HomeWeather NewsSnow, hail, rain and icy Severe weather warnings for most of southern...

Snow, hail, rain and icy Severe weather warnings for most of southern Australia for rest of the weekwinds overnight in Victoria


Issued: Tuesday, 30 August 2022

The Serpentine weather radar, south of Perth, is being replaced with a new radar to provide local community and industry with more reliable and up-to-date weather information as part of the Bureau of Meteorology’s comprehensive observation network upgrade program.

From 29 August 2022, subject to any unforeseen delays, the Bureau of Meteorology will complete the second phase of the works to replace the radar. The old radar will be switched off for approximately 8 to 12 weeks to allow the new tower and radome to be installed.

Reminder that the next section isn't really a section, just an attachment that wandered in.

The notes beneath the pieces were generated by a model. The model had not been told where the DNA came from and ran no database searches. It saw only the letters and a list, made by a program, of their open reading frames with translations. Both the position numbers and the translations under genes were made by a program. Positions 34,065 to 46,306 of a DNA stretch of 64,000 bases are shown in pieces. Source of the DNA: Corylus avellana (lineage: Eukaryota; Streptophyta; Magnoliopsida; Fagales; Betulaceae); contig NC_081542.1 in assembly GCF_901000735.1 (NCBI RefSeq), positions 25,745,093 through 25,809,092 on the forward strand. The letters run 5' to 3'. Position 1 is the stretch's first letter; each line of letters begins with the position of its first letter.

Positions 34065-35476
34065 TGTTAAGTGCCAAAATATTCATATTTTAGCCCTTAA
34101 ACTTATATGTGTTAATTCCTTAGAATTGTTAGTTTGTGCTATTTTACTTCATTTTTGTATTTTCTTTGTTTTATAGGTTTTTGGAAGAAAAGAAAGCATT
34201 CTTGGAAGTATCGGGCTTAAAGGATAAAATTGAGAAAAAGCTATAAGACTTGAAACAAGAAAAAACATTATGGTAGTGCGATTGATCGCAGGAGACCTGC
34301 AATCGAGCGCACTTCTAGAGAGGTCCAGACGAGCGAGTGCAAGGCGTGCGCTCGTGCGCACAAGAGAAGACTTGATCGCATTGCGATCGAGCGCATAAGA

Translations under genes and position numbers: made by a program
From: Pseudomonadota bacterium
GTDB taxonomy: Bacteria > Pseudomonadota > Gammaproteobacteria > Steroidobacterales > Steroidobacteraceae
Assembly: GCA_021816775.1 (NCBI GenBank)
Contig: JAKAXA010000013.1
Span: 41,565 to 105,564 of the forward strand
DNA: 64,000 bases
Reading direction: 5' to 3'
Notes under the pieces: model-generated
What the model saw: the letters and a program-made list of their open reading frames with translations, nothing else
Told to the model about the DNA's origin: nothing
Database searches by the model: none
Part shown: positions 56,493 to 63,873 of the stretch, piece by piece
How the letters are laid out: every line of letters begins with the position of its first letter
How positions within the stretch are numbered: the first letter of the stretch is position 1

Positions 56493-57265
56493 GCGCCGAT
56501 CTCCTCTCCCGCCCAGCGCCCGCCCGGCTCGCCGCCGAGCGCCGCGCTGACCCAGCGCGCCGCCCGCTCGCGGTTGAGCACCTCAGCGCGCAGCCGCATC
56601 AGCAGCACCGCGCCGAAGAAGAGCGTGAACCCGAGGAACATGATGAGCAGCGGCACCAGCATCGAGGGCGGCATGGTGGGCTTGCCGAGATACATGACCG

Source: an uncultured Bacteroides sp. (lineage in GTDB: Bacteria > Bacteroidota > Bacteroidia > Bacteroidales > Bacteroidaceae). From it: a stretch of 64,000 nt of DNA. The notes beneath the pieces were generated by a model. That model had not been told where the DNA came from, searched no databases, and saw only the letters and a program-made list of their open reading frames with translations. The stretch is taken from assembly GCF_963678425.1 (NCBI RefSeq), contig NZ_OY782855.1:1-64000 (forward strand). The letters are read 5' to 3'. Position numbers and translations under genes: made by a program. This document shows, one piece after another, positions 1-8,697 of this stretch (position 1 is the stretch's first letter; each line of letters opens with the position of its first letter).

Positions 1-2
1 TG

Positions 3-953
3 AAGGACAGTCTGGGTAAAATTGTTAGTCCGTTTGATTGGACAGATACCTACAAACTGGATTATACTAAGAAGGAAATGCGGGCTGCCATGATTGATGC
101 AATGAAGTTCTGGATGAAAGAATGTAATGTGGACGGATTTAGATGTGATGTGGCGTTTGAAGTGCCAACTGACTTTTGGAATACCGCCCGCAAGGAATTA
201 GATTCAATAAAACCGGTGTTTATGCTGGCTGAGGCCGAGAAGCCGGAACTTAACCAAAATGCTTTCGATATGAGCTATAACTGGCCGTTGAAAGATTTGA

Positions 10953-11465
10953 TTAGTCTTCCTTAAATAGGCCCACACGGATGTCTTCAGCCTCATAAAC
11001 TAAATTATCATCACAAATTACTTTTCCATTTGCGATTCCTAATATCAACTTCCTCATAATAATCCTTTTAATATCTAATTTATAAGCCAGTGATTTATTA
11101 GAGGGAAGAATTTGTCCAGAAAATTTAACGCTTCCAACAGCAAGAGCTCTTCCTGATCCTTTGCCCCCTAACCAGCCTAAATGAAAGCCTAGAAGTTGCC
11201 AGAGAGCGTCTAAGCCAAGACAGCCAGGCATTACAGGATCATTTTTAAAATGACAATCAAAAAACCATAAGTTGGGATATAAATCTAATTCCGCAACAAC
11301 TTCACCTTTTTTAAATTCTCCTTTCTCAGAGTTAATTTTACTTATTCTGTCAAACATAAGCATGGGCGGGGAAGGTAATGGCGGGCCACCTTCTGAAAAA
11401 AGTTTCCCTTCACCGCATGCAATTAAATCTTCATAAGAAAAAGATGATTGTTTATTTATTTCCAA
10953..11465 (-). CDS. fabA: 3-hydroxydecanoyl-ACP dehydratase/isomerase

Once complete, the community, emergency services and local industry will benefit from dual-polarised Doppler radar technology, one of the best tools for observing real-time rainfall and wind conditions across large areas.

During the outage, there will be no impact to the Bureau’s forecasts and warnings, which are informed by observations from a range of assets including satellites, upper atmosphere monitoring and automatic weather stations.

Up-to-date forecasts and warnings will continue to be published on the Bureau’s website and on the BOM Weather app.

During the outage period, those seeking situational awareness of rain can use a range of alternative sources.

  • The recently upgraded Perth Airport radar will be available on the Bureau’s website, this data will also be automatically visible on the BOM Weather app.
  • The Bureau’s MetEye service provides publicly accessible images showing temperature, rain and wind information.
  • The community can also access satellite images from the Himawari-8 satellite. These images are available from the Bureau’s website and show cloud cover and lightning strikes.

The Perth (Serpentine) radar upgrade is one part of a comprehensive weather observation network of more than 11,000 assets including satellites, upper atmosphere monitoring, automatic weather stations, ocean buoys and flood warning networks.


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